Judith touched Reverend Codman’s sleeve. “War signals?”
“I’m afraid so.” Reverend Codman sighed. “Well, it seems we shall have to face up to it. May the Lord in his infinite mercy give us the courage.”
“But why?” Judith demanded. “What have we done to them?”
“The way our traders treat them, I can’t say as I blame them. Even our esteemed government agents have been guilty of cheating and defrauding the Indian.”
A smoke signal next lifted from Pounce’s village over the rise to the east. The smoke signal rose slowly. It resembled a slowly expanding toadstool.
“Now our fat Christian Indian seems to be joining in,” Judith said.
“But that can’t be,” Theodosia said. “I’m sure of Pounce. His repentance is sincere.”
“I never did like him.”
Theodosia’s eyes closed. “Oh, Lord, do have mercy upon us,” she breathed. “It cannot be true, please, Lord.”
Reverend Codman spoke almost musingly. “After we’ve had so much success too. More than a dozen adult Indian souls saved.”
“Trapped,” Judith whispered to herself. “Oh, if only I hadn’t been so foolish as to come out here in the first place.” She clutched Angela by the hand, hard. “What do we do now, Claude?”
“Pray. And hold firm in the Lord.”
“Don’t you have a gun?”
Reverend Codman shook his head. “God is love. It is in his name that I preach to the heathen savage. Not in the name of the god of war.”
The smoke signals were soon seen in Whitebone’s village and almost instantly it became a boil of activity. Braves jumped up from where they sat smoking. They ran to put on their war paint and pick up their war gear. Squaws called in the children with sharp warning clucks. Young boys ran to get the tethered ponies for their fathers. Door flaps snapped shut and were tied down. The sound of the drumming changed too. Quicker, harsher drumbeats came from the council lodge in the center of the village. One singer began a wild, exultant war song. Sharp whoops resounded against the thick grove of oak and hackberry along the lake. Finally smoke signals rose from Whitebone’s encampment too.
In the midst of the wild goings-on, a vivid memory flashed through Judith’s mind. It was the memory of her first days on the Skywater prairies, of how she had fallen in love with the frontier. She had arrived in late May and the rolling plains were an endless garden of wild roses, mile on mile of heady wild perfume. The air was so sweet it almost tasted of honey. And there were the dazzling flights of the multicolored carrier pigeons, purple and blue and pink, and the lake-skimming waterfowl, burnished green and rust and glancing black. The sound of all their multitudinous calling and quacking was that of a vast symphony orchestra warming up. Skywater had been an Eden on earth at last, a bewildering dream of a paradise.
Settlers began to stream toward them. From the south came Jed Crydenwise, then the Utterbacks. All three carried guns and powder and shot.
Next came Charlie Silvers, trader, with his Sioux wife, Tinkling. Silvers had a heavy belly and he moved across the ground with the sway of a heavy load of hay. He wore greasy buckskins and a torn wolf skin for a cap. His black beard was clotted with tobacco spittle. Beside him Tinkling looked like a child. She too was in buckskins. She wore her hair in two braids, one down either side of her face. There was a beaten, even old, look in her eyes and she stood slightly humped over. That summer she had lost her third straight child at birth. All three had been boys.
Mrs. Christians arrived. She had forced her way through some shallows in the arm of the lake and was soaked to the armpits. Wet garments accentuated the swinging of her gravid belly and swollen breasts. She was in hysterics. Her teeth chattered so hard, no one could make out what she was saying. She seemed to be trying to tell them something about her dead husband, Henry.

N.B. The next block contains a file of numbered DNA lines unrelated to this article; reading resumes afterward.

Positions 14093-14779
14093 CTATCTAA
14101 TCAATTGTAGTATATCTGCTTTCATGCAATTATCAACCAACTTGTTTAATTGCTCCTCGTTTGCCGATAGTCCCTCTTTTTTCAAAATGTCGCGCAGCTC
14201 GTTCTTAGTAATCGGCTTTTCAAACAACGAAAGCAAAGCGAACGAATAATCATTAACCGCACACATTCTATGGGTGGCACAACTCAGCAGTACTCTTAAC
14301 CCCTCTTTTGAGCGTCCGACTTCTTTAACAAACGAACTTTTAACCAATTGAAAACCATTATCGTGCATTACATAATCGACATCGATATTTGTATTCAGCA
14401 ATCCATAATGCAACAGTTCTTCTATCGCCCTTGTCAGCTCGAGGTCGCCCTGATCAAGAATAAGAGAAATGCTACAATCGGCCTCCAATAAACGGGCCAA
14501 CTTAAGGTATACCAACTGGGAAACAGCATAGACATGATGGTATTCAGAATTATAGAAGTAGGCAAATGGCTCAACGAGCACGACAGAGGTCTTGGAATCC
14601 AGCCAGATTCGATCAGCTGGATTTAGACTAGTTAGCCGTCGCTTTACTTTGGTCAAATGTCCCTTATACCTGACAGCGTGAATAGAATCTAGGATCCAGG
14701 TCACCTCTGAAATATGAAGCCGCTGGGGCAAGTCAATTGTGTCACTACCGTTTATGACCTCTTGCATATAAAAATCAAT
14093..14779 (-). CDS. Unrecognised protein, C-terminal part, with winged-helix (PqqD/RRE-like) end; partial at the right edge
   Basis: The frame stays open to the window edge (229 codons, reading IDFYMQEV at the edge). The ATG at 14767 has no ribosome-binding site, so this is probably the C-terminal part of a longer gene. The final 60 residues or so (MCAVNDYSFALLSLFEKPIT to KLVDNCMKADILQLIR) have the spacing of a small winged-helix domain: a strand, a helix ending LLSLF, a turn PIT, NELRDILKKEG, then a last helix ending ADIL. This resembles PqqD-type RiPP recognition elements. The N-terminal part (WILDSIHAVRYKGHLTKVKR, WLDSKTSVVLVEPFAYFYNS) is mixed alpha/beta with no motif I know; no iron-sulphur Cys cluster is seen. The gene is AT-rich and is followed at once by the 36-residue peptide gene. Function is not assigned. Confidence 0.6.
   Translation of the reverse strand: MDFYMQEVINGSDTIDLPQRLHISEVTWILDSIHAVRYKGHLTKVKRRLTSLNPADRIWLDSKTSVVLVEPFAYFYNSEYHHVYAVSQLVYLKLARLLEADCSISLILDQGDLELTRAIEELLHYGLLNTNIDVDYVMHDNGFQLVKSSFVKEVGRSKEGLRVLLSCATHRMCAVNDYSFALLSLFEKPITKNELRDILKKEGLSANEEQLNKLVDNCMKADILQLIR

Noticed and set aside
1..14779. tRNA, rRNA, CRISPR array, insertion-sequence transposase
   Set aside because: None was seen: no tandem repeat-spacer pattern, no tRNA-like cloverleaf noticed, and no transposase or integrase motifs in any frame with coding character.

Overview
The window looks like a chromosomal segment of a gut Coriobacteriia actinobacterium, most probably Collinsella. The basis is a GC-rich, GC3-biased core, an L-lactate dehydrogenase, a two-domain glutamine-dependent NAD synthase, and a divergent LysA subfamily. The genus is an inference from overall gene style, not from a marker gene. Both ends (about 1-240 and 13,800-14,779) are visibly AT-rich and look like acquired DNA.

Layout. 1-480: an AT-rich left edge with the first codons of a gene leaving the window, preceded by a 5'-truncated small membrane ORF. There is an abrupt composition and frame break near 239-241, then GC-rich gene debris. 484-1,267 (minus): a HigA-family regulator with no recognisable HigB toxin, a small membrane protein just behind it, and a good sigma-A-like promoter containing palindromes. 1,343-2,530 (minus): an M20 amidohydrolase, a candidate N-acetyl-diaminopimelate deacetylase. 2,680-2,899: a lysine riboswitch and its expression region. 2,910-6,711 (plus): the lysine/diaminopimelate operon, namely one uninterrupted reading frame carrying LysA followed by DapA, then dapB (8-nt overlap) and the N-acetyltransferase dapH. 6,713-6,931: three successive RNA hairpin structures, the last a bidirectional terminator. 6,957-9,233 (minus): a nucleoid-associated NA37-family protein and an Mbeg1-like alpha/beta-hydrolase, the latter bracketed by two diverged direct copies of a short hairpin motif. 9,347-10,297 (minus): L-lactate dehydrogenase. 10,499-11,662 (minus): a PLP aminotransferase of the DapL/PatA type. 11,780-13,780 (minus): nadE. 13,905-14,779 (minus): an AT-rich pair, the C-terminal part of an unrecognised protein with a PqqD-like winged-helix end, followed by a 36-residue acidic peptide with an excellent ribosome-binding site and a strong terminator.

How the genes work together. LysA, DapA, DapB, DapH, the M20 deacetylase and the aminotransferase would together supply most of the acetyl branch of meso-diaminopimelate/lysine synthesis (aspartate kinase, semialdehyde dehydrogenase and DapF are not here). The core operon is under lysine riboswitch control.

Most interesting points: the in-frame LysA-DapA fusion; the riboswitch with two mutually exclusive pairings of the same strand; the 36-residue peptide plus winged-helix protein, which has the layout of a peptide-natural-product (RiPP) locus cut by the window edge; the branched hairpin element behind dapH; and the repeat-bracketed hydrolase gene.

Merry widow Mavis Harder came skimming over from her store, green velvet dress gathered up at the knees, the better to run. Her dress matched the hue of the lush prairie grass exactly. She had the muscled legs and slim bosom of the ballet dancer. Her features were sharp, like a terrier’s. Her eyes were gray, and she had gaunt hollows under her cheekbones. She came on breathless, wild-eyed. She threw her arms around Judith. “Judith! Oh! Am I glad to see you. After what just happened to me.”
Judith embraced Mavis in turn. “Now, now. We are all safe here.”
“Two young Indian boys just tried to attack me,” Mavis said. “Can you imagine?”
“It was simply awful. Boys they were.”
“There, there. Claude will have a talk with them later. Never fear.”
“The nerve of them. Snotnoses!”
Billy Vikes came thundering back on his fat horse, one arm flapping, the other hand tugging a second gray horse along. Vikes pulled up short. “I tried to tell everybody, Reverend,” he cried. The whites of his eyes were still wild and high. “But half are already murdered. The Wagners are wiped out. All five of ’em. There’s feathers scattered all over the yard. Pigs and cows dead. Their dog murdered. Their garden all ripped up. Wheat stolen.”
“What about the Magnus Olsons?” Reverend Codman asked.
“I don’t know. Didn’t see hide nor hair of them.”
“And the Tallak Aanensons?”
“Here we are, Reverend,” a voice growled from around the corner of the log cabin. A giant of a man, blond and red-cheeked, with blue eyes set unnaturally far apart, came striding up. A thatch of matted brown-gold hair stuck out where his shirt was open at the throat. His wife, Benta, came behind him carrying a baby. She was short, very thin, and had dark-brown hair. Beside her trotted three little girls, aged two, three, and four. The children, including the baby, were all goldheads like the father. All the Aanensons had glowing red cheeks.
Reverend Codman grabbed Tallak’s hand in both of his and held it for a moment.
“Ain’t run so hard since an old bull took after me in the old country,” Tallak said.
Reverend Codman looked around at his flock. “Yes. We are all here but the Wagners and the Olsons. And Lena Crydenwise and children.”
An Indian head appeared above the rise to the east.
Everyone turned to look.
“Ah,” Theodosia breathed, “it’s our good friend Pounce. He has come to help us. I knew he would stand by his new friends in Christ.”
Reverend Codman rubbed his hands in relief. “So it is. Our work has not been in vain after all.”
Pounce for all his fat belly came hurrying toward them with a quick light step. He had on a pair of black breeches and a gray work shirt given him by the mission. His hair was cut white-man style. His leathery brown face, deeply scarred by the white man’s smallpox, had a worried look. His black eyes were bloodshot as if from lack of sleep. His thick lips were drawn back and down.
Pounce raised his left hand in greeting. The left hand was always raised upon meeting someone because it was nearest to the heart and because it had shed no blood. Pounce spoke in broken American. “Houw. I look at you. My heart is glad to see my friends.”